Term-time holidays: the latest 

recent high court ruling has reportedly led to a surge in term-time holiday bookings. But before you book a cheapie, find out what the recent ruling means for parents

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You might have heard about the recent ruling in favour of a father who took his daughter on an unauthorised holiday during term-time. But although the case has reignited debate over term-time absences, it hasn't set a legal precedent - until government guidelines are officially updated, the rules for parents haven't changed.

What ARE the current rules?

The most recent guidelines state that periods of absence can only be granted in "exceptional circumstances" - a definition that sadly does not account for a family getaway. On the other hand, an overseas funeral or a religious festival might be authorised.

Until 2013, pupils were allowed up to two weeks off per year for family holidays - at the discretion of head teachers. This changed when then-Education Secretary Michael Gove introduced guidelines requiring headteachers to take a harder line on requests for absence.

If a child is taken out of school without the absence being authorised, parents are reported to their local authority and will face a fine of £60 per child - rising to £120 if not paid within 21 days. Those that fail to pay at all can face prosecution, with a maximum fine of £2,500 or a jail sentence of up to three months.  

The rules apply to pupils five and over in state schools. Independent schools and the devolved governments of Wales, Scotland and Northern Ireland have their own policies.

What about the recent court case?

The father in this case - Jon Platt - originally appealed a £120 fine for taking his daughter on an unauthorised holiday to Disney World. The fine was overturned as he successfully argued that the current law only requires parents to ensure their children attend school regularly - generally regarded to be anything above 90% attendance.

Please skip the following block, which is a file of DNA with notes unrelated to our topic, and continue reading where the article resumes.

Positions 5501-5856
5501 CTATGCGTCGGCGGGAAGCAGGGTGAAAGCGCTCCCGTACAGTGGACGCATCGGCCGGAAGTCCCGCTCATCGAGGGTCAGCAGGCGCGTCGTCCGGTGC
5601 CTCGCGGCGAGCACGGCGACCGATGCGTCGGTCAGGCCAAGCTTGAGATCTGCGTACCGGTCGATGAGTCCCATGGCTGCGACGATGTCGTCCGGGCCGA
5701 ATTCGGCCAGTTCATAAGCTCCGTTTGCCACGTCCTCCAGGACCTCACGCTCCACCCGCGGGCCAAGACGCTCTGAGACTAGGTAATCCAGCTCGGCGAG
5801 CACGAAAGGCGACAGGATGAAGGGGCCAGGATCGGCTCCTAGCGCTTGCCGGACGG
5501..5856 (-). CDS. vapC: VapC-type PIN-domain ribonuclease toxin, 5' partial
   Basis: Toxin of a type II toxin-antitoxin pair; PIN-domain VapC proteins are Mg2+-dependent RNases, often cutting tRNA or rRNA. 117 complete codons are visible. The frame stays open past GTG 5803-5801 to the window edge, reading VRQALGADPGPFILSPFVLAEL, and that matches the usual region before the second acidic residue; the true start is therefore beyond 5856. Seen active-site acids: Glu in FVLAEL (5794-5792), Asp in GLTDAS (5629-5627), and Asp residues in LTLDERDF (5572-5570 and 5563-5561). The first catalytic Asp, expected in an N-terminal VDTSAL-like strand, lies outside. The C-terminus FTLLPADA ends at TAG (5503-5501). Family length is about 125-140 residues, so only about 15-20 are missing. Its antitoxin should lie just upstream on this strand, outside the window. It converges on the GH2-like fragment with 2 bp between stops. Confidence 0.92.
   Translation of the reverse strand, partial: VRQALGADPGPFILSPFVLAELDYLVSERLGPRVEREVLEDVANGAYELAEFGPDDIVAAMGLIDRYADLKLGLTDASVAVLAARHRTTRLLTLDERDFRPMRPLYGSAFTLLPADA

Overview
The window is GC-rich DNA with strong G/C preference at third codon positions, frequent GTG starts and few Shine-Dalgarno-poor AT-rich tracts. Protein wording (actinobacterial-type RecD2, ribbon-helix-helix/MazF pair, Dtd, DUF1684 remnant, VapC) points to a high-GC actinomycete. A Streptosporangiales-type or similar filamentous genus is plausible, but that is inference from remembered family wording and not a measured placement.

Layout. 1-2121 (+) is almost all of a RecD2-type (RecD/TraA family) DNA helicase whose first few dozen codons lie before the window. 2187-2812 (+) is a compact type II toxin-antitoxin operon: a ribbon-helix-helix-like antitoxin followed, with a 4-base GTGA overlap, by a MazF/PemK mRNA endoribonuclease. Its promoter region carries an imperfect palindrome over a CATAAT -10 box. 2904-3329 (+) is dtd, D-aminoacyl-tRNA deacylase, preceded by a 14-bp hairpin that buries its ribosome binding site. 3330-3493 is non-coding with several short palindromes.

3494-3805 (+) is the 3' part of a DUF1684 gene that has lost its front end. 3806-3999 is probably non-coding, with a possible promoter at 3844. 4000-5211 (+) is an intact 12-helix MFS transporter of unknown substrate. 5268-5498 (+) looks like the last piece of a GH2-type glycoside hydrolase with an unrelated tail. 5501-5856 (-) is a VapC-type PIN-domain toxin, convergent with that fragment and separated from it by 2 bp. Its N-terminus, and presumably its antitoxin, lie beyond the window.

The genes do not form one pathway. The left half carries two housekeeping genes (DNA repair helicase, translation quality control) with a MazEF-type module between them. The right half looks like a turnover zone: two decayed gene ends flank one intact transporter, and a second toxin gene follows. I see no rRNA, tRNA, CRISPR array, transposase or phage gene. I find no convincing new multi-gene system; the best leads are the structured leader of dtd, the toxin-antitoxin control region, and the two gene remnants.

The Local Government Association has spoken out in favour of the ruling, calling for 'a commonsense approach' and suggesting the government should find a sensible solution that does not tie families to set holiday periods. The spokesperson added: "It shouldn't be that a tragedy has to befall a family for a child to get leave during term time."

Can I book a term-time holiday now?

Alas, it's inadvisable. The Department for Education has announced its disappointment with the judgement, and has accordingly pledged to close the loophole and strengthen its commitment to full attendance. As such, though many parents are hoping to have existing fines overturned in light of Platt's case, it is still unlikely that a head teacher will authorise a term-time holiday. And there's still the risk of fines. 

What do parents think?

A Mumsnet survey in 2015 showed that 81% of parents feel annoyed about the higher cost of peak time holiday, and two thirds say it prevents them from going away.

71% believe that the government should issue revised guidance, giving headteachers the ultimate say and removing the statement that holidays are unlikely to be approved. 

Mumsnetters on term-time holidays:

"Education isn't just about books and classrooms. Children also learn from travelling and experiencing other cultures and environments."

"Common sense would dictate that power is put back into the hands of the head teachers to decide on a case by case basis whether to authorise an absence."

"Whether it's illegal or not, it really isn't an ideal thing to do. There are plenty of days throughout the year when children aren't expected to attend school when they could go on holiday."

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Last updated: 8 months ago